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09 June 2011, 12:34

W3C to manage development of the Privacy Dashboard

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W3C has announced on its blog that it has taken on the open source development of the Privacy Dashboard. This grew out of the PrimeLife research project that was funded by the European Commission "to counter the trend to life-long personal data trails without compromising on functionality." To this end, the project funded the development of the Privacy Dashboard, a Firefox add-on that monitors the personal information that is collected by web sites and enables the user to control this – block or allow – for each web site that is visited.

The add-on displays an icon in the Firefox toolbar that acts as an indicator, changing between three states according to what the system knows about the site currently displayed: if it is benign regarding privacy, if it collects some information but does not have a machine readable privacy policy, or, if it enables tracking by third-party web sites. The first time a user visits a web site that is not known to be benign, then the Dashboard alerts the user to set their preferences – there are three choices: "Accept always", "Protect me" and "Tell me more". Selecting the latter option brings up a dialogue box that lists the information that is available, including the number of session cookies, lasting cookies, external third party sites and invisible images. Further information is available other tabs. Once the user is feels they are informed, they then have three options from which to choose: whether to be "Carefree", "Thoughtful" or "Paranoid" regarding the web site.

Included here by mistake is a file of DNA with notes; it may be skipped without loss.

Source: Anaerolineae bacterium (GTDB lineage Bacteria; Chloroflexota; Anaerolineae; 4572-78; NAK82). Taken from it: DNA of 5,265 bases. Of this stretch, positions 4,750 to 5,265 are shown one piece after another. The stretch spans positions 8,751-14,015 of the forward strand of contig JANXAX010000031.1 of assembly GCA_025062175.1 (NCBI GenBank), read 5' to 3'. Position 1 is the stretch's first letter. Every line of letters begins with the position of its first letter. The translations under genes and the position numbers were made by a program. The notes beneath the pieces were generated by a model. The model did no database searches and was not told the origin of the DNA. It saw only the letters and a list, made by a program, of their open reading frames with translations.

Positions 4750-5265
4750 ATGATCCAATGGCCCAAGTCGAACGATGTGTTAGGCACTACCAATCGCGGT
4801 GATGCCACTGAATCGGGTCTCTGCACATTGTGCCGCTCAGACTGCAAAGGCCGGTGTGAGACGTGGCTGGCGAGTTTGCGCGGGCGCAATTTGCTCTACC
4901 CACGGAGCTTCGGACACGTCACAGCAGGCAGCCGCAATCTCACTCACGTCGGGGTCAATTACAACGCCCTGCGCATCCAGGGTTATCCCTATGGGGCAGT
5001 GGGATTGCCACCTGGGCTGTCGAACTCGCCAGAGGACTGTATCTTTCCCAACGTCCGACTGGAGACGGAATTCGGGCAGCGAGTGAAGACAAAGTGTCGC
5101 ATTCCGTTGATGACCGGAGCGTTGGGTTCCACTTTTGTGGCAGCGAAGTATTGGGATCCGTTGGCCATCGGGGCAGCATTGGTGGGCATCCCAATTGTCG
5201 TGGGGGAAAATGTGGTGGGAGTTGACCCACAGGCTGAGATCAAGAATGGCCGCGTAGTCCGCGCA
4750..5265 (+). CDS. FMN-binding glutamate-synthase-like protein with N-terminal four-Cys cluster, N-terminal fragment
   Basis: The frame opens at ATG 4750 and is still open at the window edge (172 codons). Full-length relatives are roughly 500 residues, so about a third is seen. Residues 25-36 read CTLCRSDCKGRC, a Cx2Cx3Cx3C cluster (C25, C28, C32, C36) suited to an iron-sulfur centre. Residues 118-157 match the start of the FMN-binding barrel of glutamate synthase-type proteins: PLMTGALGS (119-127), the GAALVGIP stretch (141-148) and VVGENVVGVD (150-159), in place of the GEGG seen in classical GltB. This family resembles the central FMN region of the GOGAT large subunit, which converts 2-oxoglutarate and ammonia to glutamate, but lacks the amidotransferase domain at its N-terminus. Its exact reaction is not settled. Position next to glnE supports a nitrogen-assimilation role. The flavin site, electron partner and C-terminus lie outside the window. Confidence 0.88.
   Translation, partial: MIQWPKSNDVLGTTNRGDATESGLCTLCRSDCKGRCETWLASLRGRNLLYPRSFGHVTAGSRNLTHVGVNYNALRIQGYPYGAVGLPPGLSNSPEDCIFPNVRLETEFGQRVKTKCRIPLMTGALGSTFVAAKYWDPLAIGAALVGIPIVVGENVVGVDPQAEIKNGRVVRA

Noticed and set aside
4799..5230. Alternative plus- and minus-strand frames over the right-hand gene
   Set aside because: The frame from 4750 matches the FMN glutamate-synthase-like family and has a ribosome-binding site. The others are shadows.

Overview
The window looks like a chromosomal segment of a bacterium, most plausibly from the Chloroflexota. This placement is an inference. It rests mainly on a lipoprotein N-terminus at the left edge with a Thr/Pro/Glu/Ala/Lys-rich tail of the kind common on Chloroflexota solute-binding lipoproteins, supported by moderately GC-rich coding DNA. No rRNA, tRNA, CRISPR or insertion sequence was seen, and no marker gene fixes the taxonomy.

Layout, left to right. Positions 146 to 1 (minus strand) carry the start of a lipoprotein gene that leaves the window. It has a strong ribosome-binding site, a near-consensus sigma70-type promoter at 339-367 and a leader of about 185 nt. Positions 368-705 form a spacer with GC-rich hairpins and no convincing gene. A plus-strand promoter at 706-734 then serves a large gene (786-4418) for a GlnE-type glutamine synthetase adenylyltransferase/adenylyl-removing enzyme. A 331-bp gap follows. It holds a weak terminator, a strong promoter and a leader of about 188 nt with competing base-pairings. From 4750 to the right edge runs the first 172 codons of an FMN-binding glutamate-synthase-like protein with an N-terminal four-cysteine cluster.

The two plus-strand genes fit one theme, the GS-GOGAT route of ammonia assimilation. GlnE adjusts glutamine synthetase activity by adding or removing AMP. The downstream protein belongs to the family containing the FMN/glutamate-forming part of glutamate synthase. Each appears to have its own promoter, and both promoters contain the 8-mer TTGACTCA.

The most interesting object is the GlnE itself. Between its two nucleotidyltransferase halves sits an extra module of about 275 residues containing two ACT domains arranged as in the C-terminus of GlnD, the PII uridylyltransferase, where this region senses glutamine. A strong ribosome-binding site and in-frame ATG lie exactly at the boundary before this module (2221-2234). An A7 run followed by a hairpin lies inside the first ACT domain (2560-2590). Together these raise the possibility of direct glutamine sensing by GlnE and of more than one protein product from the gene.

Zoom Privacy Dashboard displaying main information about a web site.
The Dashboard queries a designated server for data on visited web sites and if a user comes across a web site for which information has not been stored, they will be given the option to upload this data, thereby increasing the stock of information held by the system. The data that is uploaded is anonymous and covers, for example, whether the site in question involves third parties which can set lasting cookies. The initial database was put together in January 2011 and was collected from a survey of the top 1,000 web sites. This database can be searched by accessing its query page.

The W3C wants to enhance the Dashboard with more human input and is asking for volunteers that have an interest in "tracking the privacy practices of websites over time and helping to present this information. This will include tracking changes to site privacy policies as the Dashboard can't do so by itself." It is also looking for programmers and translators to help with further development and internationalisation.


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